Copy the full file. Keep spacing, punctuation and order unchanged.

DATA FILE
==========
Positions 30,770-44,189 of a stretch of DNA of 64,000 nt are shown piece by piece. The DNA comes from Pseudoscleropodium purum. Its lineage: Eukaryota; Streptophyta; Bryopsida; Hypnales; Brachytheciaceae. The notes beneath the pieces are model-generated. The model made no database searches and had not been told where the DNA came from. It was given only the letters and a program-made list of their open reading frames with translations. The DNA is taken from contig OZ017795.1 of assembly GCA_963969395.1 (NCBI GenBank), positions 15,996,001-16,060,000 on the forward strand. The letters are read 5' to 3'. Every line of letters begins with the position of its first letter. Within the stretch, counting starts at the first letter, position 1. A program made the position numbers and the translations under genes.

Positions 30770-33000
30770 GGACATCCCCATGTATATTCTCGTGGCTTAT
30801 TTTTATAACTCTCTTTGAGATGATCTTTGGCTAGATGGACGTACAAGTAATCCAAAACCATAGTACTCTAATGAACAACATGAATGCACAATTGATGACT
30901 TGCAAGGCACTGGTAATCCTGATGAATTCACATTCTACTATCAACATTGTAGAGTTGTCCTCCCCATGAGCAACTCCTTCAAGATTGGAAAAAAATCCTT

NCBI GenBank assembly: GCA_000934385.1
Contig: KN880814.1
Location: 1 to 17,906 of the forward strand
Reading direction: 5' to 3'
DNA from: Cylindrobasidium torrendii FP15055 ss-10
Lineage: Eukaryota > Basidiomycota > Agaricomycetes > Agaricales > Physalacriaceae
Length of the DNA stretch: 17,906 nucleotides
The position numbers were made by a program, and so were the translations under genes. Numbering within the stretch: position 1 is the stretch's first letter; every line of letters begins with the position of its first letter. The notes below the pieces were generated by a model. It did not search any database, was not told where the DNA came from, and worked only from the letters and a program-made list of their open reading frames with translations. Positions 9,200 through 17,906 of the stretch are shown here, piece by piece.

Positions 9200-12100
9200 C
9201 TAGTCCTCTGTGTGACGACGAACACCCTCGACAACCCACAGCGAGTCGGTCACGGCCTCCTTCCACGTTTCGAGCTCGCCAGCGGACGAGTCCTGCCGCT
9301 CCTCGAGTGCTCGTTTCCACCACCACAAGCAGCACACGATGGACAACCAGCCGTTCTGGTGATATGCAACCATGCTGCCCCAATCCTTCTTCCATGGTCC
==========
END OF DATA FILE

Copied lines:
Positions 30,770-44,189 of a stretch of DNA of 64,000 nt are shown piece by piece. The DNA comes from Pseudoscleropodium purum. Its lineage: Eukaryota; Streptophyta; Bryopsida; Hypnales; Brachytheciaceae. The notes beneath the pieces are model-generated. The model made no database searches and had not been told where the DNA came from. It was given only the letters and a program-made list of their open reading frames with translations. The DNA is taken from contig OZ017795.1 of assembly GCA_963969395.1 (NCBI GenBank), positions 15,996,001-16,060,000 on the forward strand. The letters are read 5' to 3'. Every line of letters begins with the position of its first letter. Within the stretch, counting starts at the first letter, position 1. A program made the position numbers and the translations under genes.

Positions 30770-33000
30770 GGACATCCCCATGTATATTCTCGTGGCTTAT
30801 TTTTATAACTCTCTTTGAGATGATCTTTGGCTAGATGGACGTACAAGTAATCCAAAACCATAGTACTCTAATGAACAACATGAATGCACAATTGATGACT
30901 TGCAAGGCACTGGTAATCCTGATGAATTCACATTCTACTATCAACATTGTAGAGTTGTCCTCCCCATGAGCAACTCCTTCAAGATTGGAAAAAAATCCTT

NCBI GenBank assembly: GCA_000934385.1
Contig: KN880814.1
Location: 1 to 17,906 of the forward strand
Reading direction: 5' to 3'
DNA from: Cylindrobasidium torrendii FP15055 ss-10
Lineage: Eukaryota > Basidiomycota > Agaricomycetes > Agaricales > Physalacriaceae
Length of the DNA stretch: 17,906 nucleotides
The position numbers were made by a program, and so were the translations under genes. Numbering within the stretch: position 1 is the stretch's first letter; every line of letters begins with the position of its first letter. The notes below the pieces were generated by a model. It did not search any database, was not told where the DNA came from, and worked only from the letters and a program-made list of their open reading frames with translations. Positions 9,200 through 17,906 of the stretch are shown here, piece by piece.

Positions 9200-12100
9200 C
9201 TAGTCCTCTGTGTGACGACGAACACCCTCGACAACCCACAGCGAGTCGGTCACGGCCTCCTTCCACGTTTCGAGCTCGCCAGCGGACGAGTCCTGCCGCT
9301 CCTCGAGTGCTCGTTTCCACCACCACAAGCAGCACACGATGGACAACCAGCCGTTCTGGTGATATGCAACCATGCTGCCCCAATCCTTCTTCCATGGTCC